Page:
Springer’s business plan is to pay off the note and be in the black by the end of year three but notes unexpected costs may deter that breakeven to as late as the end of the fifth year. Backers seem fine with this. After all, bottled water, especially a specialty water like Geyser Island Geothermal Water, is a rapidly growing industry with no end in sight. Even with the added expenses, pricing will allow about $3 or more per case sold to go against those expenses outside normal operation expenses which include in-country shipping and storage. Springer’s objective is to keep everything ‘in house’ with water ready to sell once it leaves the island.

A few details are yet to be worked out, but Dan insists on keeping costs low. Wind power will power the island and word is the operation is efficient enough to be handled by fewer people. The 18 people (including family) are already residing on the island with production not far away.

At this point, Geyser Island has a population of 18 earning a theoretical $254,000 tax free. A minimal housing allowance is deducted as workers receive less pay for free housing (35% of pay). There is a store and several common areas. Internet is available (we doubt it is high speed) and a closed circuit TV station plays a 6 hour program of requested TV shows and movies through a cooperative exchange with their nearest neighbors, the five living at the meteorological station 220 miles away. There is even a tiny radio station playing blocks of music employees enjoy plus daily announcements and weather report segment. There is a small clinic with a doctor on staff.

Geyser Island is cold and wet. With almost 200 cloudy days a year, the temperature drops below 0° C. 232 days a year. The wind is almost constant and gales are frequent.

There are three sources of the geothermal water on Geyser Island. The most shallow pool has water the temperature most suited for bathing. A swimming pool and a natural pool offer recreation and relaxation.

Scientists warn this region of the South Indian Ocean is geologically active. There is one report claiming the island was once two islands, one was about 50 acres and the smaller was 7 acres. The report said recent activity lifted the ocean floor adding an additional 29 or 30 acres, connecting the two islands. Geographically this appears correct with an inward “C” shaped feature on the north central portion of this rocky outpost. They warn earthquakes and changes in the island could occur without warning. They suggest a well thought out escape plan in such an event. Springs does not doubt the report but feels they are ‘could happen’ events which may or may not happen and are just as likely a thousand years from now.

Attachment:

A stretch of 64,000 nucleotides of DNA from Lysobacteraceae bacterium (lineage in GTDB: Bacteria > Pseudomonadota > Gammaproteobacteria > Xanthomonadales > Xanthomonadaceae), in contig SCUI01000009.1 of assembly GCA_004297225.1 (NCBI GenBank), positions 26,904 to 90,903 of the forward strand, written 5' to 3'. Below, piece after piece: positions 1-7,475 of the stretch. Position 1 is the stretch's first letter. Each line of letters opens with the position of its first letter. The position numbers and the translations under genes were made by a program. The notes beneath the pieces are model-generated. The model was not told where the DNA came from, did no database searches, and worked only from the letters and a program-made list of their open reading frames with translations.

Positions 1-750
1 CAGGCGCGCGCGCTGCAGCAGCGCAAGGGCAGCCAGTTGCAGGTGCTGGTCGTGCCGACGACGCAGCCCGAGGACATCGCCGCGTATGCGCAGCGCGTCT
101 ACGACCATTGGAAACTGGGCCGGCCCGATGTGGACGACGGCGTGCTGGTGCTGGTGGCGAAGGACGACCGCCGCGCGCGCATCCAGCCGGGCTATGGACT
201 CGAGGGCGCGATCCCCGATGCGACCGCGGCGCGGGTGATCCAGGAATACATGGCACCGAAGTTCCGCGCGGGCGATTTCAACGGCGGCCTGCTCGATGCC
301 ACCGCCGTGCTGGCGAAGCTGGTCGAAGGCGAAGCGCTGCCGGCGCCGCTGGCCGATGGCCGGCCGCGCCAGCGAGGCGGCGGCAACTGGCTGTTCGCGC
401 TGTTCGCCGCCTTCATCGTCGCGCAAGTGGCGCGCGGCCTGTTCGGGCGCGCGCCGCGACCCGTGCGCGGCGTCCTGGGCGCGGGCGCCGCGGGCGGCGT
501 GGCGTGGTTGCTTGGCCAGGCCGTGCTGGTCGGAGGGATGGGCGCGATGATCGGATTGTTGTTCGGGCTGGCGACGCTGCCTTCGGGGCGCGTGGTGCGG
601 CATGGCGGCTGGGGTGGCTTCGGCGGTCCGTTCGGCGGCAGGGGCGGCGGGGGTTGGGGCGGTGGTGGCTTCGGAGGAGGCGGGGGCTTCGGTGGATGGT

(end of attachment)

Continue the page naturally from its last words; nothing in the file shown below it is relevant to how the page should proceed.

Environmentalists have had issues with the island opening for business again. “These tree huggers say the birds are not nesting in their original numbers now that we’re back. I know they’ll head for another nearby island and never suffer any ill effect from moving to a new spot but the tree huggers think we’ve traumatized the damn birds.” Dan admitted that, yes the numbers are down but they still have a good number who make Geyser Island a stop on their migratory path. He warned the environmentalists the island was private property and trespassers would be dealt with. He added the island was not beholding to any government so they had nowhere to turn if they caused problems for the company. He quickly added he was all for protecting the earth and her creatures, noting the use of wind power and other ‘green’ concepts to make his company ‘earth friendly’.

The history of this second life for Geyser Island remains to be written, but at the very least, Geyser Island has to be one of the most unusual places on earth with a very unconventional commodity, water. 

SUMMER 2013 UPDATE:  News indicates the island will enter the retail market in early 2014.  Springer indicates the company has paid off $14.7 million of the company’s debt and will center on building a retail presence he hopes will pay off the remaining 2.3 million dollars from the initial investment.  Although technically an independent nation, he has agreed to limit production to not more than 25 million gallons a year to appease international authorities who have demanded the company adhere to international environment impact agreements.  Springer states the bottler will only market a portion of the nearly 130+ million gallon annual flow.  The water should be available in .5, 1 and 1.5 liter bottles by Spring 2014.  The 9ph water with naturally occurring minerals is expected to be a popular mainstay among bottled waters.   


 Springer admits there is little use for money on the island. He says he could easily use charge accounts for the families living there or at least checks. That’s not Dan’s style. He wants employees to have a real tangible commodity. He insists on paying his people in silver. Dan notes how the current economic climate of fluctuating currencies, it is simply the wisest thing to do, noting the average employee will likely only stay a few years and can most likely leave the island with much more money than they actually earned. Dan commissioned the minting of silver coins.

The typical thinking would be for Dan to hire one of the major mints to make thousands, but that is not Dan’s style. He prefers the coins be made by primitive means on the island at intervals to meet demand. Additionally Springer decided to mint a few hundred for potential clients and then to mint 500 for a distributor to sell (Blue Waters Mint). The coins are 4.5 grams of .999 silver. The thinking is a limited number of such coins would be a novelty that might produce a bit of income. The distributor agrees to sell at a retail price of £16.99. The distributor may sell at wholesale but the percentage is limited.

Springer noted the 500 offered a distributor is a ‘test’ to see if there might be demand for such a coin. If the popularity exceeds expectations, he mentioned that perhaps Geyser Island Geothermal Water fans might like a souvenir coin from the island. Certainly Dan is already thinking about shirts and other items.  Bill Turner 2011